Last year, my niece and her daughter made us some very cute marbleized coffee mugs as Christmas gifts. And they were made with nail polish!!!
So for fall this year, I thought I would try my own hand at this oh-so-trendy nail polish trick and make a marbleized pumpkin.
Now, when I try to be all trendy and hip and cool it normally backfires in my face.
Clogs in high school. Nearly broke my ankle.
Big hair in the 80's. Too many hairspray in the eyeball incidents for me.
Skinny jeans. Let's just say the muffin top struggle is real.
But I was undeterred by past trend-setting follies, so off I went to the dollar store to buy some cheap pumpkins . . .
How To Make A Marbleized Pumpkin With Nail Polish
- dollar store pumpkin
- disposable bowl tall enough to submerge pumpkin in
- Water - very warm
- A few bottles of nail polish
- paper towels
- Fill bowl with very warm water. The warmer the better, but if you're fond of your fingers, not boiling.
- Tie twine around the stem of the pumpkin, so you don't get your fingers all goopy.
- Add a few drops of each color of nail polish in the water.
And run a toothpick through the water to swirl up the nail polish a tad.
- As quickly as humanly possible, submerge your pumpkin into the water and bring it right back out. Seriously, the key is to add your nail polish and almost immediately dunk the pumpkin. If you dilly dally around, the nail polish will start to harden and you will end up with gloppy spots on your pumpkin.
- Set your pumpkin on the paper towel to dry.
- If you want to dunk it again for more color, take a paper towel and wipe off any nail polish setting on top of the water. Add more fresh nail polish, swirl with toothpick and dunk away.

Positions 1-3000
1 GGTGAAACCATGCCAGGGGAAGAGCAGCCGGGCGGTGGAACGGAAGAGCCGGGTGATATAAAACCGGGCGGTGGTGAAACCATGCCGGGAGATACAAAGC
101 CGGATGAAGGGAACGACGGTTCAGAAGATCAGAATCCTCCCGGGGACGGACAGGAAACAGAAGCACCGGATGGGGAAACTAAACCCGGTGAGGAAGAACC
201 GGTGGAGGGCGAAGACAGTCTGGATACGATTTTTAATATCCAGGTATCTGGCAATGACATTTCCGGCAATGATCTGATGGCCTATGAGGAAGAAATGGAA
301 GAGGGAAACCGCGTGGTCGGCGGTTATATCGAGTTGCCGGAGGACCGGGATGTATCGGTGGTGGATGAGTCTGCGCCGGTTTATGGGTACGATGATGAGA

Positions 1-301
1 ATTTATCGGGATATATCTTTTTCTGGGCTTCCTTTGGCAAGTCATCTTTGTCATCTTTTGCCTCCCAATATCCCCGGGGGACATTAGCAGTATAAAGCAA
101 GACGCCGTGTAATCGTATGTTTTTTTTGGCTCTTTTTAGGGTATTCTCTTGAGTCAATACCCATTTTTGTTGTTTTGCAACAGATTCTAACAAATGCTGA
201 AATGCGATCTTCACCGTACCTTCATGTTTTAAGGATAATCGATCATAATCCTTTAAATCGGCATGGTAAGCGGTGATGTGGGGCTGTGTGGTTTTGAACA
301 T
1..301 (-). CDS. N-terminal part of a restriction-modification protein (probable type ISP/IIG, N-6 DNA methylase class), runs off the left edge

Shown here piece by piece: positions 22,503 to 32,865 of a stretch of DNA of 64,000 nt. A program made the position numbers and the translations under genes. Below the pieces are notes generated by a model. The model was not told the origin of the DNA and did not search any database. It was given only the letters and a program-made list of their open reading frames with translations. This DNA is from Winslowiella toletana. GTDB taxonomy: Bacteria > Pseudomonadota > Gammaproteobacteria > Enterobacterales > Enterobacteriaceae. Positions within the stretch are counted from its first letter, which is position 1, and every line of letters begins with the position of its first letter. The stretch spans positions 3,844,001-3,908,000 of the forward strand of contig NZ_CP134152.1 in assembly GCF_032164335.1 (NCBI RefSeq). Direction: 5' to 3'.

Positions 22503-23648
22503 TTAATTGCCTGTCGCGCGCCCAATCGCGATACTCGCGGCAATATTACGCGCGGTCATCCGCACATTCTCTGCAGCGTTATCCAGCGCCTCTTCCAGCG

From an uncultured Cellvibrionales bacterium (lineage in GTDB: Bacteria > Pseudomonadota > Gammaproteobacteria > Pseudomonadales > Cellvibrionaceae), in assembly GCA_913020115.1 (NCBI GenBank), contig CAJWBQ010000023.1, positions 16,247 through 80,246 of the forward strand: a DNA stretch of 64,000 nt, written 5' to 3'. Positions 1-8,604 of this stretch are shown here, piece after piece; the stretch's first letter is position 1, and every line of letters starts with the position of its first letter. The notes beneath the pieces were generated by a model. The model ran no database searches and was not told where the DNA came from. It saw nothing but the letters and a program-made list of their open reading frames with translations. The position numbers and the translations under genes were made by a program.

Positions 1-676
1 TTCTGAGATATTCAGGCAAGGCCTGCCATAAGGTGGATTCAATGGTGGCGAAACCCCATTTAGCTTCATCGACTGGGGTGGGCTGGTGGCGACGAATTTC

OK, confession time.
I almost called this project a big old CRAFT FAIL. Why?
Exhibit A - This whole project is STINKY. Hot nail polish fumes will smell up your house for a few hours, so you may want to do this project outside (and hope the neighbors don't think you're running a meth lab).
Exhibit B - I dunked that little pumpkin four times before I got it looking anywhere near what I was picturing in my head (notice the globs-o'-polish in the 2nd to last photo).
Exhibit C - The pumpkin I bought at the Dollar Tree was BRIGHT ORANGE. If I did the project over again, I would probably use a white one so the marbleizing would look fancier
Exhibit D - And probably the biggest reason is . . . I'm not sure if I like the look??? I'm pretty much of a traditional orange and black vintage Halloween kind of girl. So swirly marbleing is outside of my vintage loving comfort zone.
What do you think?
Or The Most Fantastic Pumpkin Craft EVER?